Religion plays a role in resuming conflict in Israel, but it might not be what you think
(RNS) – Violence between Gaza and Israel escalated this week to levels not seen in years, with Hamas firing hundreds of rockets at the Tel Aviv metropolitan area and Israel retaliating with heavy strikes on targets in the Hamas in the Gaza Strip.
The build-up of the current conflagration – some already call it a new “intifada” or “uprising” – began several weeks ago in a neighborhood of Jerusalem near the Old City, near the Al-Aqsa Mosque, l one of the holiest sites in Islam over 1200 years old.
While Muslims pray to Al-Aqsa year round, the mosque attracts even more worshipers during Ramadan. Wednesday (May 12) marked the end of Ramadan and the start of Eid al-Fitr, a joyous time for millions of Muslims concluding a month-long fast.
There is no doubt that the most extreme Jewish nationalists would want Israel to take back the Al-Aqsa Mosque because they say it sits on top of the ruins of the ancient Jewish temple, of which the only remains is the wall. western.
But apart from the context of conflict, faith is only tangentially linked to violence. Here is a quick explanation of the conflict of the past few days and the role, if any, of religion.
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Why did the Israeli police raid Al-Aqsa Mosque to begin with?
The Israeli government said police reacted after Palestinians started throwing stones at them. Palestinians say the fighting really started when police entered the mosque compound on Monday and started firing rubber bullets and stun grenades. More than 330 Palestinians have been injured. Israel said 21 of its officers were as well.
But the underlying tensions may have more to do with a series of clashes in the greater region of East Jerusalem, which was captured by Israel in the Six Day War of 1967 and is home to around 350,000 Palestinians. .
For weeks before the violence in mosques, Palestinians had protested against the threat of eviction of Palestinian families from the Sheikh Jarrah neighborhood of East Jerusalem. At night, they clashed with police and right-wing Jewish settlers.
These clashes are in turn part of a long legal battle over who owns the property. Some Palestinians were transferred to Sheikh Jarrah by the Jordanian government in the 1950s after fleeing their homes during Israel’s war for independence in 1948.
On Monday, the Israeli Supreme Court was due to decide whether or not to uphold the expulsion of six families from the Sheikh Jarrah neighborhood in favor of the Jewish settlers. The court has since adjourned the decision.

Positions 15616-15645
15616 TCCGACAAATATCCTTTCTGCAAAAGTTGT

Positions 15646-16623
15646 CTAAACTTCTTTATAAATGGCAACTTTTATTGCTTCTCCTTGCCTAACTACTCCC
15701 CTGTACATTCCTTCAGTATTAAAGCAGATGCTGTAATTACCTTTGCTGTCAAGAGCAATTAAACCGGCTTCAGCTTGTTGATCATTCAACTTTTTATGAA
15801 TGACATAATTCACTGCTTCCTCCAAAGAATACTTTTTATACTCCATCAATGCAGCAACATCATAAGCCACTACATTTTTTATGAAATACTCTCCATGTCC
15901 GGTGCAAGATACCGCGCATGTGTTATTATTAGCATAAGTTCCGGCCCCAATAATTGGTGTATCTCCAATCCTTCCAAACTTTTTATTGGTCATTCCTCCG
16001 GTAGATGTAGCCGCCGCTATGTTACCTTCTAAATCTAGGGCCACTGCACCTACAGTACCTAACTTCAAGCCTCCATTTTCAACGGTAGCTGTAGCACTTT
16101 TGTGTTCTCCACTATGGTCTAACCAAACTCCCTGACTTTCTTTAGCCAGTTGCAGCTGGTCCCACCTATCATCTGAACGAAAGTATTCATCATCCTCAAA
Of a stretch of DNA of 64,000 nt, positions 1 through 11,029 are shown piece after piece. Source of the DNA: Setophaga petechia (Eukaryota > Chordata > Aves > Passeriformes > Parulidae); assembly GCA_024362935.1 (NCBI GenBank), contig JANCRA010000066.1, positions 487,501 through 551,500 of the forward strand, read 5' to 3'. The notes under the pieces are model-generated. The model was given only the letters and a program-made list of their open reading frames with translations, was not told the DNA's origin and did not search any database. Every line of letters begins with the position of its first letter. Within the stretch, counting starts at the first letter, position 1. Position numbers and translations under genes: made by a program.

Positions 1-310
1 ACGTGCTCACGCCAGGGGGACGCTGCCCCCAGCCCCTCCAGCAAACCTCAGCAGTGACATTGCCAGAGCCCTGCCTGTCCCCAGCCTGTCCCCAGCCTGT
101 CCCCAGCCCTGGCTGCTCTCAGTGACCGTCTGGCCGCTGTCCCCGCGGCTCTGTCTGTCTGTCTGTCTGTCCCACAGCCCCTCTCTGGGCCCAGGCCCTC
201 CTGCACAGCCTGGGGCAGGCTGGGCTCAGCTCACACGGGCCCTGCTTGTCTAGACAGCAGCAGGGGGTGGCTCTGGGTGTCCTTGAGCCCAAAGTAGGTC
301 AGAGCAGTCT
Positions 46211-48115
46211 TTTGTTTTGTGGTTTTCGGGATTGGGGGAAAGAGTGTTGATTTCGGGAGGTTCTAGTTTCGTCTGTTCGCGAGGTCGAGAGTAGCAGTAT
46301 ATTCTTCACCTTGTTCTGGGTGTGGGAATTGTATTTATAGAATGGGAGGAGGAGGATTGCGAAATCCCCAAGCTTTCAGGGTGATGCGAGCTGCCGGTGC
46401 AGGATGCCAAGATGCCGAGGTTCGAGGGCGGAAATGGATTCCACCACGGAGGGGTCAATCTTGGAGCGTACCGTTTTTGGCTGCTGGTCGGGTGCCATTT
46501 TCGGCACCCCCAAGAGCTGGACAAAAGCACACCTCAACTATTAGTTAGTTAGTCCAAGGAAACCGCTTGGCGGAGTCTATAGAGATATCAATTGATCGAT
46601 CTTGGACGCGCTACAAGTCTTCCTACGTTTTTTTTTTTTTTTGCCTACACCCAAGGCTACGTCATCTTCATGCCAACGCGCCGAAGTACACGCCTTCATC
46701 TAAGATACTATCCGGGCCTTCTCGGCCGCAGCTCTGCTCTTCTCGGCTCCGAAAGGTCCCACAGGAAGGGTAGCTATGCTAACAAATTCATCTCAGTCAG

So it’s a land dispute?
On a large scale, yes. In Sheikh Jarrah, in particular, the dispute arose in the 19th century, when Jews living abroad began to return to what is now Israel and buy property from the Palestinians who lived there. The Jordanians took possession of the land between 1948 and 1967. The Israelis now claim that it belongs to them again.
The dispute in Sheikh Jarrah takes on political overtones because the neighborhood is part of East Jerusalem, which the Palestinians want to call the capital of a future Palestinian state encompassing the West Bank and Gaza. Many Israelis, whatever their opinion of a Palestinian state, believe that Jerusalem should remain “a Jewish capital for the Jewish people” and under Israeli control.
What does Hamas have to do with this?
Clashes between Israel and the Palestinians in Jerusalem have united Palestinians in the distance, as have wider disputes over their displacement and their denial of the right to vote by Israel. Hamas, the militant Islamist group that controls the Gaza Strip, located about 100 kilometers south of Jerusalem, sees itself as a defender of the Palestinians.
Hamas is basically an Islamic organization born out of members of the Muslim Brotherhood, and therefore also cares deeply about the Al-Asqa Mosque, which Muslims call the Noble Sanctuary.
Israel on Wednesday assassinated several Hamas commanders in retaliation for the rocket barrage on Tel Aviv, Ashkelon and Israel’s main international airport in the city of Lod.
What role do Judaism or Islam play in this?
Basically, the Israeli-Palestinian conflict is a land dispute. But religion is often the agent of these disputes, opposing two different ethnicities and religions. No wonder these tensions tend to erupt around religious holidays, both Jewish and Muslim.
But Hamas’ main objective is not war against Judaism, but rather against Israel, which occupies land it considers inherently Palestinian.
Just as Hamas has emboldened over the years, so have Jewish nationalists. On Monday, Jerusalem Day, a national holiday celebrating the unification of Jerusalem, Jewish nationalists marched through Jerusalem’s Old City, including the Muslim Quarter, in a protest that provoked and angered scores of Palestinians. Last month, nationalist Jews marched through Jerusalem chanting “Death to the Arabs”.
As so often happens, exclusive claims to parts of the holy city often turn deadly.
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